Johnson: When disaster strikes, be prepared
Since the Sept. 11, 2001, terrorist attacks, September has been a time when governments place a concentrated focus on national preparedness by hosting observance events, initiating educational outreach campaigns and conducting citizen training and other activities meant to increase the preparedness capabilities of our nation’s citizens and businesses.
While no individual or business can prepare for every conceivable disaster, preparedness starts with a “risk assessment” to determine which disaster has the greatest likelihood of occurring in their community. Probable risks for those living in northern Illinois include flooding, severe thunderstorms, tornadoes, ice storms and blizzards. A functional risk assessment is the foundation for all preparedness planning for your family or business.
Preparedness planning is critical to making sure you adequately manage the risks identified in the assessment. One premiere online resource for residents and businesses is www.ready.gov, which includes a host of preparedness resources to help you safeguard your family or business. In addition, a fully developed plan should consider non-home locations such as a theater, library, church, workplace, school or shopping mall to determine what to do if an emergency occurred at that location.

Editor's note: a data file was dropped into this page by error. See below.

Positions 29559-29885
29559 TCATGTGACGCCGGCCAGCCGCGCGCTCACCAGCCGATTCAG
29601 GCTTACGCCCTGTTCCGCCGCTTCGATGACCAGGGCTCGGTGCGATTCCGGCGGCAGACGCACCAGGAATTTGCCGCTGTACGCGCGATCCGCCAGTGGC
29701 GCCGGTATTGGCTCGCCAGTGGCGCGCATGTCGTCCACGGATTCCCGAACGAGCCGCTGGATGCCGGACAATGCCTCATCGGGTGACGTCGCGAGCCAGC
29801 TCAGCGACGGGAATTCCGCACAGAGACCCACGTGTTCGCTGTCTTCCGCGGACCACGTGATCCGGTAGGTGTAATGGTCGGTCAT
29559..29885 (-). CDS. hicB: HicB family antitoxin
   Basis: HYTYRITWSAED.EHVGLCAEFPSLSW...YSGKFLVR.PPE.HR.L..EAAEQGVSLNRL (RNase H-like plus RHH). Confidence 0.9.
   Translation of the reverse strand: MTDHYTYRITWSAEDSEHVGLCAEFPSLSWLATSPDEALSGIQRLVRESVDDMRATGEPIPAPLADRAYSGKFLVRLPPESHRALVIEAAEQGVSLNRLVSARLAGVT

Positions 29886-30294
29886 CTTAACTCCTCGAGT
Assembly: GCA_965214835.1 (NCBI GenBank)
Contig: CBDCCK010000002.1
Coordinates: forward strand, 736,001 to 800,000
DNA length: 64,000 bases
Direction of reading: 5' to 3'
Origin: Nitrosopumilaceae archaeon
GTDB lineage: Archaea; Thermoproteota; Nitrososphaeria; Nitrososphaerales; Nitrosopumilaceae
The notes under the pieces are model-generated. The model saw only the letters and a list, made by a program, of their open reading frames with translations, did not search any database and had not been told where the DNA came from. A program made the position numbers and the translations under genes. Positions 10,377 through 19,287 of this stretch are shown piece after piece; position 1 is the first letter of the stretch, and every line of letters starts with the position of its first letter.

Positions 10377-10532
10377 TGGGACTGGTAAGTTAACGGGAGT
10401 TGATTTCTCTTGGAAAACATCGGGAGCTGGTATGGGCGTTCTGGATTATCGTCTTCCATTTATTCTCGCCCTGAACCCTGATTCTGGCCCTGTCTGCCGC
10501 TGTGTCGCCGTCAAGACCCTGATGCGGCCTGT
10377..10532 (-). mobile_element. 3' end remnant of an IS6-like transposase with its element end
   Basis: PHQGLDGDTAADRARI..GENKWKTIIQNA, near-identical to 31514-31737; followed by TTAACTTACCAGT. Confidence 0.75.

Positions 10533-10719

Key elements of a preparedness plan include a list of emergency public information sources that help you take appropriate precautions in the initial stages of a disaster, such as text or e-mail alerts, radio and TV broadcast alerts, Carol Stream City Watch and severe weather sirens. Another essential plan element includes assembling the needed resources to allow you to either evacuate or shelter-in-place, which is a decision strongly influenced by the specific circumstances of the disaster event. Factors to keep in mind in preparing your emergency plan can be found at www.ready.gov/considerations
Because a disaster can occur suddenly and without warning, familiarity with your preparedness plan is best developed by practicing it before an emergency occurs. Planning, training, drilling and refining is a continuous preparedness cycle that never ends for individuals, families or response agencies.
September is a time when Carol Stream residents can join with citizens from all across the nation to better prepare themselves and their families for when the next disaster occurs.
Perry Johnson is the emergency management coordinator of the Carol Stream Fire Protection District